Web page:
Home / Tech  / From private car to shared network: How the growth of Mevo could break our love for privately owned vehicles

From private car to shared network: How the growth of Mevo could break our love for privately owned vehicles

Despite the terrible contribution to fatalities, congestion, pollution, and cost – privately owned cars remain our most loved form of transport. The sexy topic of traffic congestion fills conversation at bars, dining rooms, and workplaces, yet the privately owned motor vehicle – undoubtedly the biggest cause of traffic congestion – remains worshipped. While car ownership is a global issue, New Zealand has a particular obsession with cars. According to ehinz data, we sit in the fourth largest car ownership rate in the world, with a tracked 774 light vehicles per 1000 people in 2016.

However, despite such high deployment of private vehicles, they have a concerningly low output.

“If you think of the average vehicle being used four percent of the time – Mevo is being used more than five times as much,”said Zydervelt.

This year – in partnership with the Wellington Council – Mevo released Australasia’s first car free-floating scheme, which enables users to drop their rented Audi A3 e-tron plug-in hybrid vehicle across any metered parking spot across the capital city.

“It is hyper convenient and really cool to do it before Melbourne or Sydney. What we have seen internationally is that this is 100 percent the way the world is going and really sets us up for the introduction autonomous vehicles in the future.”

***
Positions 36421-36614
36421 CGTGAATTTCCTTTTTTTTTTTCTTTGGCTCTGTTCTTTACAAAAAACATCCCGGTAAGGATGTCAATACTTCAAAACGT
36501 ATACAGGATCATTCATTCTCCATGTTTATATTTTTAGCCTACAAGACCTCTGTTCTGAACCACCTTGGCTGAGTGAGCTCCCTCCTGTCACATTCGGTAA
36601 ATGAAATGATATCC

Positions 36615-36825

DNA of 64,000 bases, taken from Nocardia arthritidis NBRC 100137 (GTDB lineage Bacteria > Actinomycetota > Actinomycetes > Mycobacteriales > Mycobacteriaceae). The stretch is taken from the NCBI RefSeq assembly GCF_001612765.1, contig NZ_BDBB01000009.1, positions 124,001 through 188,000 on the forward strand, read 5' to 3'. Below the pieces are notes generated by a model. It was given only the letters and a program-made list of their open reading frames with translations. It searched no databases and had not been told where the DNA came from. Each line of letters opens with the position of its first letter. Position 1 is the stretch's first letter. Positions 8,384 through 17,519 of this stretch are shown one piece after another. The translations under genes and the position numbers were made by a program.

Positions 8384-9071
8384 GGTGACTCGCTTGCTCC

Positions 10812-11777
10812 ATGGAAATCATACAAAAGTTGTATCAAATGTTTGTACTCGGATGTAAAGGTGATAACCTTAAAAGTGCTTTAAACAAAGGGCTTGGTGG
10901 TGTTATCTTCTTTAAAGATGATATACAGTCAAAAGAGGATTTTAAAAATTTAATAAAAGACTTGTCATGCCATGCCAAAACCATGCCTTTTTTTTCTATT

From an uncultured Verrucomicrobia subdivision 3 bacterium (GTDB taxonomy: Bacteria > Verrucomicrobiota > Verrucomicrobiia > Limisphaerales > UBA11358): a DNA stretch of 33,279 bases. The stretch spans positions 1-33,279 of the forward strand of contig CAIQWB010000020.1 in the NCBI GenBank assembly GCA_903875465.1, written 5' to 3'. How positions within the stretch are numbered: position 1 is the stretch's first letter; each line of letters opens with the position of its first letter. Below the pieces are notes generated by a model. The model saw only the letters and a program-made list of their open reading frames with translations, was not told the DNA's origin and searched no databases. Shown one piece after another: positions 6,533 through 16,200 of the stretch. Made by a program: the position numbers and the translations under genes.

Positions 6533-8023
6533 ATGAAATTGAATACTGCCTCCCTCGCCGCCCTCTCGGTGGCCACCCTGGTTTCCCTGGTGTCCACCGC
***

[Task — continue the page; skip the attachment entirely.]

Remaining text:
While public transport should be the best alternative, many feel ambivalent about Auckland’s decrepit bus system. Not to mention Wellington’s anti-bus furore. Plus, Mevo offers mobility to those who want to nip down the road, head across the city, or venture into the provinces.

Zydervelt says, “In terms of the movement away from private single use vehicles, people have cars because while they are barely ever used (approximately four percent of the time) they cover off a great deal of different types of trips we need to make.”

“Public transport is fantastic because it covers off some of the trip types really well, but all those trips have to be covered before someone is willing to give up their car.”

Zydervelt points to Vancouver, Madrid, Copenhagen, Seattle, Antwerp, and Berlin as some examples of cities where car-sharing has taken off, and subsequently, car ownership has lowered. Now, Wellington is reaping the benefits of a shared transport network.

“Wellington is known to be a progressive city who takes up tech quite quickly. Also, if you compared to what it would like if we launched in Auckland, Sydney, or Melbourne, it’s effectively a scale model.

“For relatively little capital we have been able to put down a really highly functioning service down that covers off the CBD and will move out to the inner suburbs quite quickly.”

It’s proved successful too, since May, Mevo boasts 120 percent increase in sign ups, sees a 150 percent increase in the number of trips made in its vehicles, and plans to double its fleet and expand to Auckland in 2019.